yes, generally most test procedures for testing oil pressure is usually done at around 3,000 RPM (which for the 06 mazda 2.0L is: 49.0psi minimum at 3,000RPM), but that's because most transportation vehicles were designed to be moving, not to idle all day long, so the running pressure is almost more important than the idle pressure. generally speaking you only idle at stops, or maybe for a quick warmup.
 

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...testing oil pressure is usually done at around 3,000 RPM (which for the 06 mazda 2.0L is: 49.0psi minimum at 3,000RPM)...
Because that's when you Need the pressure. At idle there is little load on the bearings and the cam has returned to its base position. As long as oil continues to circulate and cover the bearings you are fine. As the fixed displacement oil pump speeds up more oil is pushed through the same passages thus increasing pressure. My point is that idle oil pressure is not that significant an indicator of engine health and is often lower than you might expect.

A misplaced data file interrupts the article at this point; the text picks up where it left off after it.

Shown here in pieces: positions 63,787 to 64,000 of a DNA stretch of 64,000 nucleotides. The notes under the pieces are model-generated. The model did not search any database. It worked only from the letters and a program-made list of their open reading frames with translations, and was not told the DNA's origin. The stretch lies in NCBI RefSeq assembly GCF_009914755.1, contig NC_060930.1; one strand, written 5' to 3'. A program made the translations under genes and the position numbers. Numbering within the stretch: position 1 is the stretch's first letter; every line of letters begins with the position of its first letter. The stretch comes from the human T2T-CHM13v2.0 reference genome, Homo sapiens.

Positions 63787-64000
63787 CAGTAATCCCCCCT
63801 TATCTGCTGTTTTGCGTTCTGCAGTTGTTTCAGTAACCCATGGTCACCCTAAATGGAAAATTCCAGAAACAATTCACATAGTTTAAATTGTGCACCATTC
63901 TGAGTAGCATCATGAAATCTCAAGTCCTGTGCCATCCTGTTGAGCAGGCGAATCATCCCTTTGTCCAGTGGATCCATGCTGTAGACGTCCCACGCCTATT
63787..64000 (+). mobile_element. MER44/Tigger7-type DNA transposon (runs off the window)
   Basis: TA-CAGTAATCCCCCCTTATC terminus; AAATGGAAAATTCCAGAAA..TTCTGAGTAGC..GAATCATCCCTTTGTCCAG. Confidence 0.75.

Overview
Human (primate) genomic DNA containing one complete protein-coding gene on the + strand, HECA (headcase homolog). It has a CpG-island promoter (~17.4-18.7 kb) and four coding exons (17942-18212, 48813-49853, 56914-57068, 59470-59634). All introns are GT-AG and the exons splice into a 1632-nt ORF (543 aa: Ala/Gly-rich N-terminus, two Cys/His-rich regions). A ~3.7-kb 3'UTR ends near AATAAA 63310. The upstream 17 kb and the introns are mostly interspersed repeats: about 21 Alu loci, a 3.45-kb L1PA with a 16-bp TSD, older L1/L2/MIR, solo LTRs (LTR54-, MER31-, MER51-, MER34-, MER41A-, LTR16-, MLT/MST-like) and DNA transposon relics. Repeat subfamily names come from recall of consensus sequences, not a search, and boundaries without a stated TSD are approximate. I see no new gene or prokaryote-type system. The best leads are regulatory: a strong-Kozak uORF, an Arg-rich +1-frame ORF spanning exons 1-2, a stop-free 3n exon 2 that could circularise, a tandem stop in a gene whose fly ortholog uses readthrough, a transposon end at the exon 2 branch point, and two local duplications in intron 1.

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I will not debate any of that except, are you sure the motor isn't designed for a higher octane fuel and again with all due respect, many are in agreement with you, however, the manual says something like "minimum" regarding octane. Am I wrong on that?

The minimum octane the bike will run well on is the octane to use the higher octane gas is more difficult to combust.

Adding water to your gas will raise it's octane rating or adding some other compound that makes it difficult to combust the gas like lead or ethanol. :twisted:
 

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I have a 08 c50 and like to ride the hiways. Is 75mph too much for the bike for 2--3 hrs at a time? or is this really beating on it, I'm 62 so this is most likely my last bike so I would like it to last.